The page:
Chrome Squad: Student Tech Teams to Support 1-1 Schools – SULS0139

The post Chrome Squad: Student Tech Teams to Support 1-1 Schools – SULS0139 appeared first on Shake Up Learning.

Supporting a 1-to-1 environment is a daunting task! Empower your students through student tech teams. In this interview with the Royse City ISD High School and Middle School student tech teams (a.k.a. Chrome Squad) and their leaders, we explore the success of their program. We talk about how the program has evolved, what they are doing next, and how to implement your own program at the high school, middle school, or even elementary!

Cody Holt, Coordinator of Learning Technologies, is a new title for him as he oversees the Chrome Squad and all other integrated technologies. Heather Russell, Innovative Learning Specialist runs the Chrome Crew for Bailey Middle School. Kendal Whisnant, Innovative Learning Specialist leads the charge of the Chrome Co for Summers Middle School. Angela Arledge, Innovative Learning Specialist heads the Royse City high school’s Chrome Squad.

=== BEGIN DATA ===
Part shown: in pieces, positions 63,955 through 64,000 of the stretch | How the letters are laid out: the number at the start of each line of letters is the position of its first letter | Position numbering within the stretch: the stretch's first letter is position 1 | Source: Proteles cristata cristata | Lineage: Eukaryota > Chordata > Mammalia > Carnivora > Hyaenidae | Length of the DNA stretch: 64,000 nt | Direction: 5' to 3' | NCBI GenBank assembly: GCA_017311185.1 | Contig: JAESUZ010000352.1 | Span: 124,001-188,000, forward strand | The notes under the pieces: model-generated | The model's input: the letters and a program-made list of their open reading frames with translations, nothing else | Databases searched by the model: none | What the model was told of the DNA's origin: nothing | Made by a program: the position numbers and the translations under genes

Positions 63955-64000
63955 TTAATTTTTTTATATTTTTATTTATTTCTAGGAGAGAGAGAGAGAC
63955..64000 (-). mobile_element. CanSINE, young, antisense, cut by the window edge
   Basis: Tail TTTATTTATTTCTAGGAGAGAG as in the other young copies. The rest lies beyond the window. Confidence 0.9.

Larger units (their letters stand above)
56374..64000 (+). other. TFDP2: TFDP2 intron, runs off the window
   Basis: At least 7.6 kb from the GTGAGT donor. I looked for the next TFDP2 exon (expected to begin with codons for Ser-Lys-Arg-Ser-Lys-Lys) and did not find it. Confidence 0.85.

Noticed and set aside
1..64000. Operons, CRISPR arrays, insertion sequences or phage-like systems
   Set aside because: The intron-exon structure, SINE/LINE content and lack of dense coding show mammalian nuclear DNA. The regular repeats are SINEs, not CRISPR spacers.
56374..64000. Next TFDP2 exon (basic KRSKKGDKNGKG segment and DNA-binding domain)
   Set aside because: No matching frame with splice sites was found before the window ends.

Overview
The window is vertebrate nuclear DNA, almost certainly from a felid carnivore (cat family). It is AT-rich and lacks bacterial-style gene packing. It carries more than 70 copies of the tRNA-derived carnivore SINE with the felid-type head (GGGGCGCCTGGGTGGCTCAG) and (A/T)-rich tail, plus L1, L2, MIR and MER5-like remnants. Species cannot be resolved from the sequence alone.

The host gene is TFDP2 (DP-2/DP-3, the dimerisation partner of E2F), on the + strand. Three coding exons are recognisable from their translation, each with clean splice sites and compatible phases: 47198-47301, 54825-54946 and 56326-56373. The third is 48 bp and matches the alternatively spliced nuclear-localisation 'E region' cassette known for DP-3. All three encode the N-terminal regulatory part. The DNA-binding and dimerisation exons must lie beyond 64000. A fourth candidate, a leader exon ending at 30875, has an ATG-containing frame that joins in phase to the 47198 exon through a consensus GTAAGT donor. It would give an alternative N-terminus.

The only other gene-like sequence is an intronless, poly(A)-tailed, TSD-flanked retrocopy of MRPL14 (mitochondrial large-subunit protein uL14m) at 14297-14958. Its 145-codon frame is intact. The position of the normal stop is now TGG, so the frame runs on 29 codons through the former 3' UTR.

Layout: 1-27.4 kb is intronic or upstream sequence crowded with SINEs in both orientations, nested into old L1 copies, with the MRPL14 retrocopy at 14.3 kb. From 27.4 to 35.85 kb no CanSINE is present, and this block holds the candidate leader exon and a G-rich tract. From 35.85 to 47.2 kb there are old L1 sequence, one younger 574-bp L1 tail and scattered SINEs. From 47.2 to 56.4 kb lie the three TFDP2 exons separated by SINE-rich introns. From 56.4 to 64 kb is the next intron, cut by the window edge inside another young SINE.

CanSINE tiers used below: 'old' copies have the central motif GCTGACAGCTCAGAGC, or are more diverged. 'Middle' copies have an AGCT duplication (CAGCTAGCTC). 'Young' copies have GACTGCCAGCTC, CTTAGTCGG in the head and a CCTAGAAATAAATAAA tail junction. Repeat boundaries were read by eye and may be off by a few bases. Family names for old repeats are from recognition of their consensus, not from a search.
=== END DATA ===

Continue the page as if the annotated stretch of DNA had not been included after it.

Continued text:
Chrome Squad Origins

Cody first developed the idea for a Chrome Squad during the 2015-2016 school year. The district made plans for the high school to transition to 1:1 Chromebooks. Originally, the plan included two other adults to help Cody make this happen, however, those two positions were not hired. Cody was given permission to incorporate students through an elective course, so he went to work researching how to make this happen. 

His intention was to run a very well-developed and organized system. Similar to corporations like Google, Apple, and Microsoft. After studying how these companies organized their employees he “hired” student (unpaid) interns. Some of the tasks they would complete include: manage Chromebook check-in and out, necessary repairs, student enrollment, teacher professional development, student help desk, and much more. 

Initially, eligible students came from the sophomore, junior and senior classes. Now students in middle and high school are participating. Heather Russell was asked to oversee the integration of 1:1 at Bailey Middle School, and like Cody, she was alone in getting all the tech up and running for students. So out of necessity, she recruited students to help her with repairs and then developed specific teams for other areas. As the group of students grew the teams created cover tasks for training, technical tasks, and even public relations. These teams mirror what’s available and done at the high school.